Burundi crisis on the back burner at presidents’ Arusha summit

Wednesday February 17 2016
EAC flags

Presidents will instead focus on renewed efforts to admit South Sudan and Somalia, the region’s other troubled spots, into the EAC. PHOTO | FILE |

Burundi crisis is not the top priority of East African presidents as they meet in Arusha with the main aim of reviewing the admission of South Sudan and Somalia to the East African Community (EAC) trading bloc.

Burundi sank into a crisis last year after President Pierre Nkurunziza ran for a third term of office, which he secured in a disputed vote.

Kenya’s Uhuru Kenyatta, Tanzania’s John Magufuli, Yoweri Museveni of Uganda and Rwanda’s Paul Kagame will instead focus on renewed efforts to admit South Sudan and Somalia, the region’s other troubled spots, into the EAC.

“Top on the agenda is the consideration of reports...on the admission of South Sudan...and the verification exercise for the admission of Somalia,” the EAC secretariat said in a statement Tuesday.

The protests that erupted in Burundi after President Nkurunziza announced his bid for third term in April later compounded to a political crisis after his re-lection in July.

Rwanda and Tanzania host most of the Burundians refugees displaced since the chaos started. While the African Union and the United Nations have taken strong stand on the crisis, the East African leaders have chosen cautious steps.


Among the conditions for EAC membership is political stability.

On Tuesday, the EAC Secretariat steered clear of the Burundi question as it announced the blocs ordinary Heads of state Summit to be held in Arusha on February 29.

The summit, which is normally held in November, was postponed last year to allow Tanzania to handle its political transition.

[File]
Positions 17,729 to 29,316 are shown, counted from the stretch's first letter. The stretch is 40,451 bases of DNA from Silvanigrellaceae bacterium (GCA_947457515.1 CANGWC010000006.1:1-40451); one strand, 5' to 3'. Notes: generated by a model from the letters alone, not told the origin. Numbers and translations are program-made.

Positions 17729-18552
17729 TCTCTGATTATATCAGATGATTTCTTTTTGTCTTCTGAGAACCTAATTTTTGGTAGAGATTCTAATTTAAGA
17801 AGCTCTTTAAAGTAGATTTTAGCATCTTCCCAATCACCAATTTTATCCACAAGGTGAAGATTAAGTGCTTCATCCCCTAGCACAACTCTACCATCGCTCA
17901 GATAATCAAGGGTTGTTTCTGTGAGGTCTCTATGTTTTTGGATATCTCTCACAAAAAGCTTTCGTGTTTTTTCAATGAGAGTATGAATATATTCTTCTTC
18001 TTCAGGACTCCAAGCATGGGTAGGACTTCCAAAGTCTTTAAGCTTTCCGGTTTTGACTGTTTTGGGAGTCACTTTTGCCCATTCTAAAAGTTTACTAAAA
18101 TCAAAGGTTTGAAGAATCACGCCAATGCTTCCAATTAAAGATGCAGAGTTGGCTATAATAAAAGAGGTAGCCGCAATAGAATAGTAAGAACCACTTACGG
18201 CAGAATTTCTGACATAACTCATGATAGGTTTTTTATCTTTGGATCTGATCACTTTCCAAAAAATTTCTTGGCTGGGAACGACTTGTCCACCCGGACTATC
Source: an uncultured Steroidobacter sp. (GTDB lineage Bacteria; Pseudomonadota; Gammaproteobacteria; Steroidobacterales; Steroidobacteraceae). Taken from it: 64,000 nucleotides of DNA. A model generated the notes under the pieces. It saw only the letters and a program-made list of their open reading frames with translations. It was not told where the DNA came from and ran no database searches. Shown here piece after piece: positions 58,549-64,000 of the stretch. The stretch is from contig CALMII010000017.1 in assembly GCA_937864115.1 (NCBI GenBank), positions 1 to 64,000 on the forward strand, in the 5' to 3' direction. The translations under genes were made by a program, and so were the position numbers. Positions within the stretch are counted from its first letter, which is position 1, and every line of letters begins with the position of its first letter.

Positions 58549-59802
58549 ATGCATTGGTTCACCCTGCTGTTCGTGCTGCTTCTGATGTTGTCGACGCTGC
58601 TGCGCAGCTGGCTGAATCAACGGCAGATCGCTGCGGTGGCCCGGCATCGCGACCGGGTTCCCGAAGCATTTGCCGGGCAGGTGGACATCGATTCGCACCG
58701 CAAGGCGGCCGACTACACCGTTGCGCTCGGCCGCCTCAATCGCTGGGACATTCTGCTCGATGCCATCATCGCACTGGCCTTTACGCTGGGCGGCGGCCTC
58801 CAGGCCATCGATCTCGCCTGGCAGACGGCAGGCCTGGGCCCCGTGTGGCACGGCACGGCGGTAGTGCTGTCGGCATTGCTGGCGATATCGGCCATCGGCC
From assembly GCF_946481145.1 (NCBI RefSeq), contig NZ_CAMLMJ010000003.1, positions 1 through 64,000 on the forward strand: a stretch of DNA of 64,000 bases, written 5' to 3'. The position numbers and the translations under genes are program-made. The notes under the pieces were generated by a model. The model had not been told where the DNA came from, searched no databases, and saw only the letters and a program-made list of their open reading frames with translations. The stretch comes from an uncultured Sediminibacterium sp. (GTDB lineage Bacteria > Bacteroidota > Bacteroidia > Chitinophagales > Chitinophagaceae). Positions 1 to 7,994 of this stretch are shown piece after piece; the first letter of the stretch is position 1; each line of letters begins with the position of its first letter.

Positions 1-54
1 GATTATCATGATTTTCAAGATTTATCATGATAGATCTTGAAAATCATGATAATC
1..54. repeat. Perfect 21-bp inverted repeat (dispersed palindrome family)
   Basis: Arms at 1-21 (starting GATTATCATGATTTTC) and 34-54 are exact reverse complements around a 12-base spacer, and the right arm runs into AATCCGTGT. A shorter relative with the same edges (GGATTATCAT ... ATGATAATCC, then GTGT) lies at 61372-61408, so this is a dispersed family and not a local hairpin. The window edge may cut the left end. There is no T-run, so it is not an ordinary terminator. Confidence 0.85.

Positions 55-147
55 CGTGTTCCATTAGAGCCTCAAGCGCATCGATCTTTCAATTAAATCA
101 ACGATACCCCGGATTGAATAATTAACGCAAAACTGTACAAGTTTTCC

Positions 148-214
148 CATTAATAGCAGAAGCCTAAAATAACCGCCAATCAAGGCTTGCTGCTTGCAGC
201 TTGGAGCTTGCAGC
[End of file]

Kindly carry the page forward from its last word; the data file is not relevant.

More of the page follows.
South Sudan sought EAC membership in 2011 with Somalia making its bid a year later. The bloc, however, rejected both application saying the two states torn by decades of war needed more time to set up proper market and governance institutions.

The region’s top decision making organ will, however, discuss ways of financing its activities amid concerns that the sustainability of current overreliance on donor funds.

At least 60 per cent of the bloc’s economic integration bill is currently footed by donors, mostly European countries.

Member states which account for 30 per cent of the annual budget frequently default in disbursing funds to the community.

The region which is currently implementing its common market protocol has since negotiated a monetary union. The presidents appear to have brushed off the current political instability and financing hiccup to forge ahead with the remaining stages of integration.

“The meeting will also consider Council reports on: the Model, Structure and Action Plan of the EAC Political Federation,” the EAC secretariat said.

Other agreements to be finalised by the presidents include a framework for harmonised roaming charges, uniform policy for motor vehicle assembly in the region and a common policy on textile and leather Industries.

The five leaders are expected to launch the East African e-passport) during their meeting.